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  • damariszehner

Anticipating Collapse

Updated: Jan 31, 2020

[If you prefer to hear this post instead of read it, click here and scroll to Audiofile #49.]

Collapse can’t happen soon enough, as far as I’m concerned. By collapse, I mean the breakdown of the complexities of our current society. Those would be government bureaucracies, educational and credentialing systems, laws and regulations of all sorts, tax codes, the interconnected layers of our identities on the internet, the ballooning administrative sector, insurance, the stock market, multinational corporations, the military-industrial complex – all the way down to the proliferation of single-purpose kitchen gadgets cluttering our cupboards.

It's not that I long for the feral world, red in tooth and claw, portrayed in collapse fiction, although I know there are those who fantasize about mastering a post-apocalyptic wasteland. I acknowledge that the collapse of complex societies (the name of a great study by Joseph Tainter) is both the result of problems and the cause of problems in human relations and survival. Collapse seems always to be tied to environmental degradation, although there are many other related causes, and is often accompanied by war, hunger, displaced people, and a fall in population. I would have to be a monster to want my family and neighbors to suffer all those things, and I'm not.

But there are two points I want to make about collapse: that it is inevitable; and that it is necessary before genuine reform can take place.

First the inevitability. History and archaeology show that every complex society that has ever arisen has fallen. Ancient China, Babylon, Assyria, Hittites, Persians, Greeks, Romans, Mongols, Mayans, Incas, Mali, Zimbabwe, the Spanish Empire, the British Empire – these all followed a similar pattern of expansion, administration, and dissolution. Some have fallen spectacularly and vanished from history, while others have rearranged themselves and emerged in another form, but none has survived for long at its peak of power. There are lots of theories about timelines and patterns that you can read if you’re interested, but the central point is that complex human societies, like everything else in this universe, do not expand infinitely. Eventually they all collapse, partially or completely, and something different rises in their place. This process will certainly be compounded and sped up in our generation by the looming climate catastrophe.

Discussion of the issue of collapse often takes a moral tone, asking what we've done that God, gods, or nature is punishing us for – and that is an appropriate and helpful process, one we should spend a lot of time thinking about, because we are moral creatures. But the moral element sometimes distracts us from the natural inevitability of collapse, the pattern that we see when a sapling sprouts in a forest, grows, ages, falls, and leaves a gap for other saplings to fill. Too often the moral approach assumes that we can avoid that natural pattern if we just shape up. To a degree and for a time that’s true, but ultimately it is hubris to expect that we and our institutions can live forever.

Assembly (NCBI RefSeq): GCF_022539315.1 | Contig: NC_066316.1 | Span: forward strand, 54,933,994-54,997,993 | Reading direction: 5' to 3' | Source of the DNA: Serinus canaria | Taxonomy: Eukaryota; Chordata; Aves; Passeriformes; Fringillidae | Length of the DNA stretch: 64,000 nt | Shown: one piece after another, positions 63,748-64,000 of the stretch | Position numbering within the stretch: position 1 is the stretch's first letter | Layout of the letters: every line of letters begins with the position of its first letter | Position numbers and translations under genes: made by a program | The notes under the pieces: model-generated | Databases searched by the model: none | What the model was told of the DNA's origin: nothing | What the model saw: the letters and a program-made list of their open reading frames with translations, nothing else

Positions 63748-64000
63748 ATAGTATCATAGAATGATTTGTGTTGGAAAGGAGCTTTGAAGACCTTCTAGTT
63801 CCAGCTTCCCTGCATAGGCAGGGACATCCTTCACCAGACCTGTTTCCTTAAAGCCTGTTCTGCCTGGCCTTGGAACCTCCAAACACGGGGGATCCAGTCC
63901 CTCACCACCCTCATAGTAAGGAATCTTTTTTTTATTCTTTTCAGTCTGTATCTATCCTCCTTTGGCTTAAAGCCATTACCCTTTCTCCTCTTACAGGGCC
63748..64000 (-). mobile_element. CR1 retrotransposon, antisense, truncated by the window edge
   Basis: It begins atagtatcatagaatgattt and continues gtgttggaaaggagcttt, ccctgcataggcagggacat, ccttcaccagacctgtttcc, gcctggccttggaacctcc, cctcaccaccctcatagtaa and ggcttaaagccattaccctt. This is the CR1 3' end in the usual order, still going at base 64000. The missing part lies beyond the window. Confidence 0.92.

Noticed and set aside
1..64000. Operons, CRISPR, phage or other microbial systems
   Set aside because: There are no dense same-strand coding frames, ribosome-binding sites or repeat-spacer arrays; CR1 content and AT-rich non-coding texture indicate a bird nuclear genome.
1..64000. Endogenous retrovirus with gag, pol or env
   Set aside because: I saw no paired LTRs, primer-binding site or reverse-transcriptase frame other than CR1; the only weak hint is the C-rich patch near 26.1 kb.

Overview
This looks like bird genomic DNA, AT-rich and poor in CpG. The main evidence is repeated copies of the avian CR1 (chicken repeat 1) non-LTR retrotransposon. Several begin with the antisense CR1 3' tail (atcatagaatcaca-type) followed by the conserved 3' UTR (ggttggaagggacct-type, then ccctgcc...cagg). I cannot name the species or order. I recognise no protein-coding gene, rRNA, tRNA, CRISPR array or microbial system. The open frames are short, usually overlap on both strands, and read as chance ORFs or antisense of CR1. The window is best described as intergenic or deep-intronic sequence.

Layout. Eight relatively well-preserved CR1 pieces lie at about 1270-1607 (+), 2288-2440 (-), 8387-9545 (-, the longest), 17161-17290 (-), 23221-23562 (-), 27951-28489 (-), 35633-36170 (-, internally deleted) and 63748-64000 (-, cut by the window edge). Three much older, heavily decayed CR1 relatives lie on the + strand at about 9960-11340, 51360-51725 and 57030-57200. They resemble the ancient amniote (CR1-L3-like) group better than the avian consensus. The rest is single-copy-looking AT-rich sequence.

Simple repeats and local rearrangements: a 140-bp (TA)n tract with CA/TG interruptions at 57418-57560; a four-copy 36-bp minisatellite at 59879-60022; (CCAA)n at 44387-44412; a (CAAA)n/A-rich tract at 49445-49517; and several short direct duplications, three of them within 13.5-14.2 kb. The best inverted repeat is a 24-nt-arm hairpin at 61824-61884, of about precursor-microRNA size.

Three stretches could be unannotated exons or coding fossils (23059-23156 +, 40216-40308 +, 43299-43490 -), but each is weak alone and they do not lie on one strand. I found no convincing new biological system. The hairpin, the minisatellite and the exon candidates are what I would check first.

So the current Western society that we take for granted will collapse. I don’t know when or how or to what degree, but I know it will. It would be wonderful if we could assert our collective will to downsize voluntarily, to “collapse now and avoid the rush,” as John Michael Greer puts it. It would be great if we could restrict our appetites, break away from our expectations, and be willing to imagine an unknowable future, rather than fighting to preserve the status quo. I have a tiny hope that some people might being willing to collapse well, which is what keeps me writing about human-shaped institutions.

On the whole, however, I expect that the collapse will be messy, not carefully managed by people of goodwill. I expect there will be conflict and competition, selfishness defending itself against need, and a dearth of imagination about how things could be different but still good. Western society has made enemies of people and nature in its expansion, and those enemies will pour in when they get the chance if we don’t make peace with them first.

But the future doesn’t need to be a Book of Eli scenario of blasted landscapes, gangs, and cannibalism. My second point is that collapse is also an opportunity for new life, new systems, a new attempt at balance. In the gaps left by the fall of complicated, ossified institutions, more human-shaped ones can grow. It will be messy, but it could be good.

Think about this as an example. I’ve been writing a lot about educational reform. I have a picture of the kind of school I’d love to start, and have even worked on making it a reality at various times in the past. But starting a small, sane, countercultural school right now involves a lot of complexity: at minimum, credentials from states and/or independent agencies, which would dictate the training and qualifications of teachers; building codes; insurance of all sorts; and financing to rent or buy space. It involves competing with other schools for families who assume that interschool competitions in sports, music, debate, and other areas are necessary. It involves dealing with colleges who have become ever more demanding about transcripts and activities, and with parents who are afraid that alternative education would interfere with their children’s ability to get scholarships. And even if all of those issues could be successfully addressed, it means that only wealthy families could send their children to the kind of school that I think all children should go to.